By Sofia Naqvi ‘14
Tuesday, March 24th marked Hijab Awareness Day at Skidmore College. Hayat asked the Skidmore campus to don the headscarf or turban for one day to gain a better understanding for the piece of fabric itself, what it represents, and to bring awareness to this topic that has created huge opposing movements all over the globe.
Now many would think. “Isn’t that cultural appropriation?” To some people, yes it is. But, as a Muslim woman who chose to bring this experience to her campus, the intention was greater than the fear of cultural appropriation.
|Students Stella Langat, Ahmed Wheida, Abdu Almsellati, |
We as Americans are taught to tolerate yet is tolerating good enough? Is that really what humanity should strive for? To just tolerate? We see something different and automatically need to label it, to put it in some type of category because actually attempting to understand it seems just a bit too hard. Instead we set our way of life as the standard, and when something does not mesh with our way, it obviously is not right.
|Skidmore students at discussion for Hijab Awareness Day|
The mission statement of the event was Better Awareness, Greater Understanding, Peaceful World. The event was successful in making a dent to get a little closer to that goal. Tabling for the event involved students speaking about the role of the hijab in their lives, whether they wore it, their sister, or someone they know. Students came up to the table and learned about how to tie a scarf, the up and coming trends in the muslimah fashion scene (yes, you can wear a scarf and be a fashionista). Most students were very hesitant to come up to the table on their own, they usually would ask a friend to come up with them. But once at the table, the questions started to pour in and people were very interested in understanding the topic. Other students came up and were slightly concerned and would refuse to partake in the event.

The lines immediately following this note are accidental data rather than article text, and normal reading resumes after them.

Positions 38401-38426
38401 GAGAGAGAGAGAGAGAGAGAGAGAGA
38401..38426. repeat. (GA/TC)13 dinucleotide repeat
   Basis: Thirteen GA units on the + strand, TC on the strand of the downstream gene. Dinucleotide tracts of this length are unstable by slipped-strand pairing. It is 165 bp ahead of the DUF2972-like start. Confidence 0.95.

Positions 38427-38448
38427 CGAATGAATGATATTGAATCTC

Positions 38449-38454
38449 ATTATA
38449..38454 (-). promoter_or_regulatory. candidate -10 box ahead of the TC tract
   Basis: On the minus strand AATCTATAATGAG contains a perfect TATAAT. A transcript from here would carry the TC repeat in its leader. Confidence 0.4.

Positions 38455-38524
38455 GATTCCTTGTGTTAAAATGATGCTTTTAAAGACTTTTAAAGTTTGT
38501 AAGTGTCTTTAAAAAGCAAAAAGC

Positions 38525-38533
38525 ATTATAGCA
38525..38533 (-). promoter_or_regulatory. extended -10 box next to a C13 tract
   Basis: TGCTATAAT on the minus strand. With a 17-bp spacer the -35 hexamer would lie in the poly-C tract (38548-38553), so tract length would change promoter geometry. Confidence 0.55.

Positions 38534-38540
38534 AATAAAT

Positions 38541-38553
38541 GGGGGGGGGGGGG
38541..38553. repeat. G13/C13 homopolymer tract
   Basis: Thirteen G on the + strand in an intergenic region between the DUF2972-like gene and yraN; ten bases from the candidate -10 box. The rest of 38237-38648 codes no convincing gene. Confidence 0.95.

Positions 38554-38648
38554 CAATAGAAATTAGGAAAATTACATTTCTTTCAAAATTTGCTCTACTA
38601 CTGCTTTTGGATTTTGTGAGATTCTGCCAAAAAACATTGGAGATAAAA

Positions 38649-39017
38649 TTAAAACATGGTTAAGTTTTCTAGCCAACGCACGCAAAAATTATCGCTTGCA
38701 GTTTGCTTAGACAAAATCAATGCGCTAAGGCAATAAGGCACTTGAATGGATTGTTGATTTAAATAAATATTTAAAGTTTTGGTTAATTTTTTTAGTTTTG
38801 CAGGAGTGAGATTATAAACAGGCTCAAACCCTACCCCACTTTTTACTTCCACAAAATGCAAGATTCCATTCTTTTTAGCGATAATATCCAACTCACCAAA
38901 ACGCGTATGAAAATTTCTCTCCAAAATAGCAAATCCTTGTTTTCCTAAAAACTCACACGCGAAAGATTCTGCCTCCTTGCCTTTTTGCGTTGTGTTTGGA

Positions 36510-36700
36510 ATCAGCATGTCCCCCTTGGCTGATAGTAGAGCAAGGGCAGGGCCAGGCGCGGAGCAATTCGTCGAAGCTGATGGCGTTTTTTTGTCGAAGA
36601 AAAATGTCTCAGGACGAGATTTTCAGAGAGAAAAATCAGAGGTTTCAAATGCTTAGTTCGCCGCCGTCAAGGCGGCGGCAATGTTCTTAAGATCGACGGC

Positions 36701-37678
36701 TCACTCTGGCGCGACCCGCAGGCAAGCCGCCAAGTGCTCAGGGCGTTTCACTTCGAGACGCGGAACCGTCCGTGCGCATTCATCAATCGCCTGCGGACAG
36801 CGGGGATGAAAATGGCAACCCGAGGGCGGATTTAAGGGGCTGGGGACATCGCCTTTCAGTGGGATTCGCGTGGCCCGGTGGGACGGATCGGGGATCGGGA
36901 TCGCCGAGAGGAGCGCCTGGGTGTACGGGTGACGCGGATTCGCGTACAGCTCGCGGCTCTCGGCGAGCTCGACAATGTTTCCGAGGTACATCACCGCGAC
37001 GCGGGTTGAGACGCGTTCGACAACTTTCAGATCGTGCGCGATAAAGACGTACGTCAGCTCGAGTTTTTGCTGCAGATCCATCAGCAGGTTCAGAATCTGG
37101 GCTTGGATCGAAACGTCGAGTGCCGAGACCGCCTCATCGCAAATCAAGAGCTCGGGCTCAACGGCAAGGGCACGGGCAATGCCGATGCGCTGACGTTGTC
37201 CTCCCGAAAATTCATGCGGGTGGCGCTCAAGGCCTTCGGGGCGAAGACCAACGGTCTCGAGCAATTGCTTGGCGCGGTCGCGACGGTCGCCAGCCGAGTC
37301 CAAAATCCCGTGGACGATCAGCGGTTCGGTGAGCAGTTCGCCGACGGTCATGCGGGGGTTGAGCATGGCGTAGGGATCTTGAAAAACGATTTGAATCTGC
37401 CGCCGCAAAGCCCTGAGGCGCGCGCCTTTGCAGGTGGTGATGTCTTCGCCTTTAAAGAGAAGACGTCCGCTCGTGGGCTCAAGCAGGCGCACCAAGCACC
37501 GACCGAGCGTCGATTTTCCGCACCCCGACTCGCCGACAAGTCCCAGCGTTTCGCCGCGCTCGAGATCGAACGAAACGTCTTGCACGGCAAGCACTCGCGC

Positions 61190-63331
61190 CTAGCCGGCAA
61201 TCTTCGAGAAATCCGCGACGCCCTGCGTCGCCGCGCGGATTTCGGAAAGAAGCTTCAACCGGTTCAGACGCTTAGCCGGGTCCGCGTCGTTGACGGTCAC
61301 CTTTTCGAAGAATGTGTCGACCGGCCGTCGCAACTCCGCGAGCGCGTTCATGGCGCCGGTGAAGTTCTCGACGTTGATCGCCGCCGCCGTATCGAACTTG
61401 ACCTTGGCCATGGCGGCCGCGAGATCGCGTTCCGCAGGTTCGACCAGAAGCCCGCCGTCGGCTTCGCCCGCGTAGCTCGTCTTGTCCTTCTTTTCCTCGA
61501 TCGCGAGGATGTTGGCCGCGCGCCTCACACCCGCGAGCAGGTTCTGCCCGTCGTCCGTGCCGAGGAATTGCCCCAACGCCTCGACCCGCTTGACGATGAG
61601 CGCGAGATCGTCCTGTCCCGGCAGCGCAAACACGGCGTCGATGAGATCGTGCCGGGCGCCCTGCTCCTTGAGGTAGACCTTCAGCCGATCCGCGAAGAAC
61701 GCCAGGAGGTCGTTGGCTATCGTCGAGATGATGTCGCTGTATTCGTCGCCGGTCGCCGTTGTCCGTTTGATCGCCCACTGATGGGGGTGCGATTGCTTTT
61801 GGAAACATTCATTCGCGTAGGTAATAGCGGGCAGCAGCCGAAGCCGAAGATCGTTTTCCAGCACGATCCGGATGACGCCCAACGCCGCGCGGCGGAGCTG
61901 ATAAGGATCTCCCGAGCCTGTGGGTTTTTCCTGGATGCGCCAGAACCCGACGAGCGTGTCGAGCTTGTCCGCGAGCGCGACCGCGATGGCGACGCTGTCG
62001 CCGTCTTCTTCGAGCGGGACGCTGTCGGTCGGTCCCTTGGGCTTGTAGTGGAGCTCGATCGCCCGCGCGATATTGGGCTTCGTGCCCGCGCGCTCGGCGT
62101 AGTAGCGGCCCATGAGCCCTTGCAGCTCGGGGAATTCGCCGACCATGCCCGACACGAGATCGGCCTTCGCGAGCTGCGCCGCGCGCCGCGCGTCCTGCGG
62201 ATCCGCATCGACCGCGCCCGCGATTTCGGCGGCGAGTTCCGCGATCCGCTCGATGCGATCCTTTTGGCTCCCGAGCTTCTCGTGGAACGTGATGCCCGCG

The next day students were asked to wear the scarf to classes and around school. This was the hardest part. A lot of students wore it in the beginning of the day and then took it off after stares and questioning looks from others. A few students did push through and continue to wear it for the entire day and said that after a while they forgot they even had it on. The discussion that followed the event was really powerful and ranged from what the hijab means in America to cultural appropriation to effects of globalization to white privilege.
If there is anything that can be learnt from all of this is each individual has a voice, and that that voice is solely their own and no one has the right to speak for them or to take away their voice. Thank you to everyone who participated in any way shape or form.
I would like to end by sharing #LifeOfAMuslimFeminist article about a group of women that don’t need saving, from any man or woman: 32 Powerful and Brutally Honest Tweets from #LifeOfAMuslimFeminist